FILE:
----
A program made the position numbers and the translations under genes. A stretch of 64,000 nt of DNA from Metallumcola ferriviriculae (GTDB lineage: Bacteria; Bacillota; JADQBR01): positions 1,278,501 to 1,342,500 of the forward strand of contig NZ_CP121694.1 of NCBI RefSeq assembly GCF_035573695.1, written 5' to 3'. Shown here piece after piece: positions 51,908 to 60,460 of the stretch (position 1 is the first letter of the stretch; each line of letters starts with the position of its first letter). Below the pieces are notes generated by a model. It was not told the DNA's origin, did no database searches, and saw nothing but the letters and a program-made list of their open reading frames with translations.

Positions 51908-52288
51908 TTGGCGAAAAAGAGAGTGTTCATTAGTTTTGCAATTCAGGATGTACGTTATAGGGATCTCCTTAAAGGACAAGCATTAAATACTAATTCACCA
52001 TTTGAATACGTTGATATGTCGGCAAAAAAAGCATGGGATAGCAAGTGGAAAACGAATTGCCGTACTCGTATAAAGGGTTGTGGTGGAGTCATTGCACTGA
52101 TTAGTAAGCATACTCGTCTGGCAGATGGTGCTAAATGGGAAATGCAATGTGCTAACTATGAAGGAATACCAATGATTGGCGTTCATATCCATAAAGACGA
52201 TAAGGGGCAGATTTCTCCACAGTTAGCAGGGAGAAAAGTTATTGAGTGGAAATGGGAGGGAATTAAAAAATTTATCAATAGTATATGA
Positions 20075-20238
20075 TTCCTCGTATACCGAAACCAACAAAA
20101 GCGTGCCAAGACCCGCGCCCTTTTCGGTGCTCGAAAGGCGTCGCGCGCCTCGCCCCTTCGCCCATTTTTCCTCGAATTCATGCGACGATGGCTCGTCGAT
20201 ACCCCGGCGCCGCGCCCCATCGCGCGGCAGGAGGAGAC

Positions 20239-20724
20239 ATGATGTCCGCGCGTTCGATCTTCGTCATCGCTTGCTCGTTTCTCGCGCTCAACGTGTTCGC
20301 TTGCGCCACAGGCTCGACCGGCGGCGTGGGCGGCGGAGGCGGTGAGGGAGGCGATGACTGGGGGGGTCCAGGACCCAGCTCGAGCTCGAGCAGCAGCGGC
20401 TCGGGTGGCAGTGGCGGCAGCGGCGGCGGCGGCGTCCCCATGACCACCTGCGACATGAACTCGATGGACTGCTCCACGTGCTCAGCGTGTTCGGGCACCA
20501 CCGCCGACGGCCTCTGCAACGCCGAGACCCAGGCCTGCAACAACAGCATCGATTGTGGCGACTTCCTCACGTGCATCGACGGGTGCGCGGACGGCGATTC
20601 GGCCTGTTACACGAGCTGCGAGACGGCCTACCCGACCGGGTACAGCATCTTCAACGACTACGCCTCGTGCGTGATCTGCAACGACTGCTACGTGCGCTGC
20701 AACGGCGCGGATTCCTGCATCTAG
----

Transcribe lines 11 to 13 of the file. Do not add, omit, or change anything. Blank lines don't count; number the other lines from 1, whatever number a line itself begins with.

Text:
Positions 20239-20724
20239 ATGATGTCCGCGCGTTCGATCTTCGTCATCGCTTGCTCGTTTCTCGCGCTCAACGTGTTCGC
20301 TTGCGCCACAGGCTCGACCGGCGGCGTGGGCGGCGGAGGCGGTGAGGGAGGCGATGACTGGGGGGGTCCAGGACCCAGCTCGAGCTCGAGCAGCAGCGGC